Nick Hallett—singer, composer, and downtown impresario—creates a four-part series at the New Museum theater connecting the human voice to multimedia ritual.
Hallett’s monthlong residency ends tonight with a new multimedia ritual created by Auroville, a “tribute band” to the experimental community dedicated to the guru Sri Aurobindo on the southeastern coast of India, founded by his spiritual partner, known as the Mother. Auroville is performed as an immersive, audiovisual travelogue by a collective of musicians and multimedia artists, featuring Hallett, Ana Matronic, Seth Kirby, Zach Layton, Brock Monroe, and Ray Sweeten. A wraparound projection design will set the stage for Hallett’s chanting and electronic music while Matronic performs on the glass armonica, an integrated series of glass bowls, popularized as a musical instrument by Benjamin Franklin. Hallett and Matronic, alongside performing artists Caitlin Kirby, Renée Soucy and Juan-Carlos Castro, act as celebrants for a universal ritual of art, devoid of specific icons or dogmas (much like its namesake in India). Sound design and electro-acoustics by Jeff Cook. This performance will make heavy use of stroboscopic imagery.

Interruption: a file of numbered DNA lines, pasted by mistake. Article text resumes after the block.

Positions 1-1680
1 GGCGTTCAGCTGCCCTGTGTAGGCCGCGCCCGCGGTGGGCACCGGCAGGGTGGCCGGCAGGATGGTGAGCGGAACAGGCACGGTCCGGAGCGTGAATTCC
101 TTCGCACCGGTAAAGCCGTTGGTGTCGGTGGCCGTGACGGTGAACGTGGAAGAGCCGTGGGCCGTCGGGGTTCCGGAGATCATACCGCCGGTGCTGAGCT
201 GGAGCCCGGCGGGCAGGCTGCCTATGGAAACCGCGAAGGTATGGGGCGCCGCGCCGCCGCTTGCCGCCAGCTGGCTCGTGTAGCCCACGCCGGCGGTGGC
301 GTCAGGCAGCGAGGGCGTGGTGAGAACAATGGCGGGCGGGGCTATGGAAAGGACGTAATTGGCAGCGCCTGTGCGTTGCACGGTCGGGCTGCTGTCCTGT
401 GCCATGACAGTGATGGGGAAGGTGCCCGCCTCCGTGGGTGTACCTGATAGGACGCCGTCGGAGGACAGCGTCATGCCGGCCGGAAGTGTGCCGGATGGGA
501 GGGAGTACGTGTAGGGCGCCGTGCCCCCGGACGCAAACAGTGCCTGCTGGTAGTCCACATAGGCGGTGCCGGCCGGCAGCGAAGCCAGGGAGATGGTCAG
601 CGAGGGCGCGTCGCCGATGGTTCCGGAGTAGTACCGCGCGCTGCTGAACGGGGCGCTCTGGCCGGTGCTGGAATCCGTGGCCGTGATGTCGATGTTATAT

In collaboration with a rotating cast of performers and artists, Hallett presents original music and performance alongside new interpretations of celebrated vocal works by Meredith Monk and Karlheinz Stockhausen. The singing voice is seen here in its rawest state, stripped of its language-based sensibilities, and more as a flexible instrument of sound, capable of producing protosemantic, acoustic phenomena. As such, concepts of drone, repetition, and improvisation prevail over the tropes of traditional song. Each evening is staged using pure light, illuminated objects, and projection methods derived from structuralist film and the psychedelic lightshow to create a live, interdisciplinary synthesis of sound and image. Taking from John Cage’s maxim that “art should not be different than life, but an action within life,” Voice & Light Systems revisits the Zen-Buddhism-inspired methodologies popular among Western artists during the 1960s and ’70s as ritual practices in and of themselves, envisioning their scores much as sacred texts in a pre-literary culture, to be rendered as expressions of devout “art consciousness.” With this experimental tradition as a starting point, Hallett begins to develop new work for contemporary contemplation, with the voice—the most basic instrument of artistic expression—at its core.